Vanity Fair, January 1916


A Brief in Favor of Specs, Pince-nez and Goggles

By Pelham Grenville

THIS is peculiarly an age where novelists pride themselves on the breadth of their outlook and the courage with which they refuse to ignore the realities of life: and never before have authors had such scope in the matter of the selection of heroes. In the days of the old-fashioned novel, when the hero was automatically Lord Blank or Sir Ralph Asterisk, there were, of course, certain rules that had to be observed, but today—why, you can hardly hear yourself think for the uproar of earnest young novelists proclaiming how free and unfettered they are. And yet, with the exception of Mr. Chambers,—and he lacked the nerve to do it in a long novel, and only tried it tentatively in a magazine story,—no writer has had the pluck to make his hero wear glasses.


HERE, roughly, is the list of rules for novelists in this respect: (a) Spectacles: These may be worn by (1) good uncles, (2) good clergymen, (3) good lawyers, (4) all elderly men who are kind to the heroine; by (5) bad uncles, (6) blackmailers, (7) money-lenders. (b) Pince-nez: These may be worn by good college professors, bank presidents and musicians. No bad man may wear pince-nez. (c) Monocle: This may be worn by (1) good dukes, (2) all Englishmen. No bad man may wear a monocle. (d) Those beastly tortoiseshell-rimmed things: Never worn in fiction. It is time that a stop was put to this arbitrary state of affairs.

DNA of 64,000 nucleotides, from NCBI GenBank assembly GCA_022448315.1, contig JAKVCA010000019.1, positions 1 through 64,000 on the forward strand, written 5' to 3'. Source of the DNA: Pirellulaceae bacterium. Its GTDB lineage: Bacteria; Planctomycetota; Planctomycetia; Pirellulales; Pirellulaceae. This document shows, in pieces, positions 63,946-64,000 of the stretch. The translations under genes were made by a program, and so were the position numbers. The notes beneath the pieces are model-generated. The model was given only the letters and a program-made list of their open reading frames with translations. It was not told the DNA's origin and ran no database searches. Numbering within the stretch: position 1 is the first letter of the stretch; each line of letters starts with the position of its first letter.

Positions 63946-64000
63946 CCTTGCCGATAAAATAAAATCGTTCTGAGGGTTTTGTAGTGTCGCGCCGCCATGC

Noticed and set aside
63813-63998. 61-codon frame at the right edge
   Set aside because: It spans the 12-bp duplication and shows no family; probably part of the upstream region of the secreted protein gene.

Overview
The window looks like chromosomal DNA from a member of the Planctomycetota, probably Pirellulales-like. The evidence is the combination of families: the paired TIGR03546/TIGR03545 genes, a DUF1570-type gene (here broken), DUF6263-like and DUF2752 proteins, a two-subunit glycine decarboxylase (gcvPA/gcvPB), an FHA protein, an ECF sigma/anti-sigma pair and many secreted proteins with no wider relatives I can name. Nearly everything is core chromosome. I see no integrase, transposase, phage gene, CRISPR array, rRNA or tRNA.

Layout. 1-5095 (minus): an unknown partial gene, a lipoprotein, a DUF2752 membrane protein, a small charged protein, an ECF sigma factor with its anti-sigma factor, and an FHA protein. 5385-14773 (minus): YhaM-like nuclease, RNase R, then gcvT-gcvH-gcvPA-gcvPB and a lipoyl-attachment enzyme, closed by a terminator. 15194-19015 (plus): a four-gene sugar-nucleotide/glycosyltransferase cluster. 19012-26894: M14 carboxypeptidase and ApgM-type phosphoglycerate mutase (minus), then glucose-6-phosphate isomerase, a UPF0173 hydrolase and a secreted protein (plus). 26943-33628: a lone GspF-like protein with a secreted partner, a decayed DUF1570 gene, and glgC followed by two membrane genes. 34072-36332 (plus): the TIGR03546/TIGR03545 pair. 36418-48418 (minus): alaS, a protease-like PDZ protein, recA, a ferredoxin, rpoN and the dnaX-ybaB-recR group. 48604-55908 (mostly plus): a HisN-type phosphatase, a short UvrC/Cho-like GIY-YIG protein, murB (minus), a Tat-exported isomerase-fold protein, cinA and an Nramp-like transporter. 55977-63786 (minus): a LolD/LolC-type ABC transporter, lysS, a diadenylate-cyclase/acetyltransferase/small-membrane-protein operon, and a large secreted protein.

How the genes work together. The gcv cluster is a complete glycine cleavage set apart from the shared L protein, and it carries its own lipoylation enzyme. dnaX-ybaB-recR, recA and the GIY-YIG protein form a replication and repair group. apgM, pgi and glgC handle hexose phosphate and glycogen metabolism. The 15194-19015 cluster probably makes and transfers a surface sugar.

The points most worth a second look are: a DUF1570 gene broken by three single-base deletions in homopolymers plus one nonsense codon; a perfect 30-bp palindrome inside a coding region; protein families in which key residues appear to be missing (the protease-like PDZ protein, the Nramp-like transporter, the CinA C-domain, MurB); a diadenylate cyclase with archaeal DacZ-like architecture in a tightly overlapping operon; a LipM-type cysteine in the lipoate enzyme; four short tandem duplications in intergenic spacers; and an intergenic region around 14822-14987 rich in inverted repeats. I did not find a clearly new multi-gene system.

In the old days, as I say, this was all very well. The hero was a young lordling, sprung from a line of ancestors who had never done anything with their eyes except wear a piercing glance before which lesser men quailed. But now novelists go into every class of society for their heroes, and surely to goodness, at least an occasional one of them must have been astigmatic. Kipps undoubtedly wore glasses: so did Bunker Bean: so did Mr. Polly, Clayhanger, Bibbs Sheridan, and a score of others. Then why not say so?

Novelists are moving with the times in every other direction. Why not in this?